Whether you've built your own portable SSD or have an old drive lying around you want for backups, there are a number of reasons why an external M.2 SSD case might be appealing. However, it has been difficult to find M.2 SSD cases which are designed solely to accommodate the most compact M.2 2230 form factor drives. A post by the AKIBA PC Hotline drew our attention to an attractive looking M.2 2230-only solution: very small with aluminum alloy construction and a USB 3.2 Gen2 connection for up to 1,000 MB/s transfers.
【今日の人気記事】更新：M.2 Type 2230 SSD専用の外付けケースが入荷、USB 3.2 Gen2対応 https://t.co/EXQE5PNYE4 #自作PC pic.twitter.com/l3YUwddwoDAugust 28, 2023
M.2 2280 SSD external drive cases are easy to find, and you can get them from mainstream storage brands like Sabrent. They are particularly useful when you upgrade a system and end up with a spare M.2 stick, for example. Most commonly sized to accommodate up to M.2 2280 drives, they are also typically compatible with smaller sticks like 2242 and 2230.
When purchasing an external M.2 enclosure, buyers should also watch out for some other specs. Pay attention to the M.2 key interface supported (B-key, B&M-key, or M-key) for NGFF, SATA and / or NVME drive support. This headlining M.2 2230 model supports the M-key, so bear that in mind.
Another thing to watch out for, on the technical side of things, is the interface and transfer speeds supported. Here, the USB 3.2 Gen 2 Type-C connector is claimed to support a little over 1,000 MB/s transfers both ways.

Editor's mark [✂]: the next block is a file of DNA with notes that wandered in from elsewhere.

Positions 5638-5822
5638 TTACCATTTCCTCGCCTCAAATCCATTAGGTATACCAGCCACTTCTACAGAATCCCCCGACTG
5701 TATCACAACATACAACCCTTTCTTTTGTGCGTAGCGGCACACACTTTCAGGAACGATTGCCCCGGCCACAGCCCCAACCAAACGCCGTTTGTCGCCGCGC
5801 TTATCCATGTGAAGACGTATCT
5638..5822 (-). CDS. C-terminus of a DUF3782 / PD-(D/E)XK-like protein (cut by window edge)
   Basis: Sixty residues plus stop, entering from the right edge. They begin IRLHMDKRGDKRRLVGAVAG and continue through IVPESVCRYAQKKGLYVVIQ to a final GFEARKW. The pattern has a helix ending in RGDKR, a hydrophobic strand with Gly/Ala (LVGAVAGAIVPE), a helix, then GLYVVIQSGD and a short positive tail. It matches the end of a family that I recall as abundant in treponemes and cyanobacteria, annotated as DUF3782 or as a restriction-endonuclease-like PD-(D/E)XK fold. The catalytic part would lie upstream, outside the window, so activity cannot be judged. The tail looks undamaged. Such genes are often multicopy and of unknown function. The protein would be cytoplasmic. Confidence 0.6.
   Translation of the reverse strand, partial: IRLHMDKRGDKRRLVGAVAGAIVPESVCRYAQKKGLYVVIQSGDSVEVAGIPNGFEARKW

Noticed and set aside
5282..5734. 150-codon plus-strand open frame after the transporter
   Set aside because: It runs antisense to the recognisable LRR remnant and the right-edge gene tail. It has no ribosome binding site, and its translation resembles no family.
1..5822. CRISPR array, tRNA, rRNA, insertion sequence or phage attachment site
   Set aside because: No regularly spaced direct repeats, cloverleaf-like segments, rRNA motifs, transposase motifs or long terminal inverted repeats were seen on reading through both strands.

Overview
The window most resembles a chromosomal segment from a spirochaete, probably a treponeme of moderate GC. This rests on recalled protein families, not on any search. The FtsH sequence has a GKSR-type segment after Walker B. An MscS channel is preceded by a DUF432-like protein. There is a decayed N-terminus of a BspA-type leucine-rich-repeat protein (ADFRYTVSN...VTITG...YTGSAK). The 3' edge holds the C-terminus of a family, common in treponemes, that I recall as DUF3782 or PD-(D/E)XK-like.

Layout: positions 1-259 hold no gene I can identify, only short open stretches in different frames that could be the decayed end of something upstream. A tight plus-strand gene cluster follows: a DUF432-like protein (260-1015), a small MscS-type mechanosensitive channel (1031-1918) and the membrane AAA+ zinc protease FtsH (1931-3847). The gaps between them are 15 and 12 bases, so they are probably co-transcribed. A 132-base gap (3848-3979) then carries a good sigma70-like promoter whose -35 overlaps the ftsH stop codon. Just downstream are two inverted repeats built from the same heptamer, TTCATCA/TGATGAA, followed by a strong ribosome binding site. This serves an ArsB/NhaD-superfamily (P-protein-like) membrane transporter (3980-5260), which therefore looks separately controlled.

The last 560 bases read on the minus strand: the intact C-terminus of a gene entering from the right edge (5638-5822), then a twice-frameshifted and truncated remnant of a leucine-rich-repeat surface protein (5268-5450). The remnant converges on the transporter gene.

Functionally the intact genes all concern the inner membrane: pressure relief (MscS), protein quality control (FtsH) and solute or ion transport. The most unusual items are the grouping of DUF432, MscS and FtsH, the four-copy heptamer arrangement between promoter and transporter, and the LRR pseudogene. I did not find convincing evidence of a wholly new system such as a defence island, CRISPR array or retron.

This enclosure looks nice with an aluminum alloy case, a magnetic removable cap, and two simple cross head screws covering up your installed drive. An activity LED appears on the top of the device, above a bull’s head logo. The device size is a compact 40 x 40 x 8mm, and it is claimed to be 25 grams in weight.
Some other info from the listings suggest this M.2 2230 case has safe eject and hibernation auto-power off, and is supported on both Windows and Linux systems without a driver.
We have found the same M.2 case available for sale on both eBay US and eBay UK. The devices are sold by a Chinese distributor for $16.43 and £17.45, respectively. The price includes shipping. We haven’t tested this storage accessory, but the source seems to be quite pleased with the device. In Japan it is said to cost ¥2480, which is about $17.
If you don’t have a spare M.2 2230 drive yet, you probably will have after you upgrade a PC gaming handheld like the Steam Deck or ROG Ally. Thankfully higher capacity 2230 drives are now starting to become more common, including in some gaming laptops, and you can check out the best M.2 2230 drives in our recent roundup.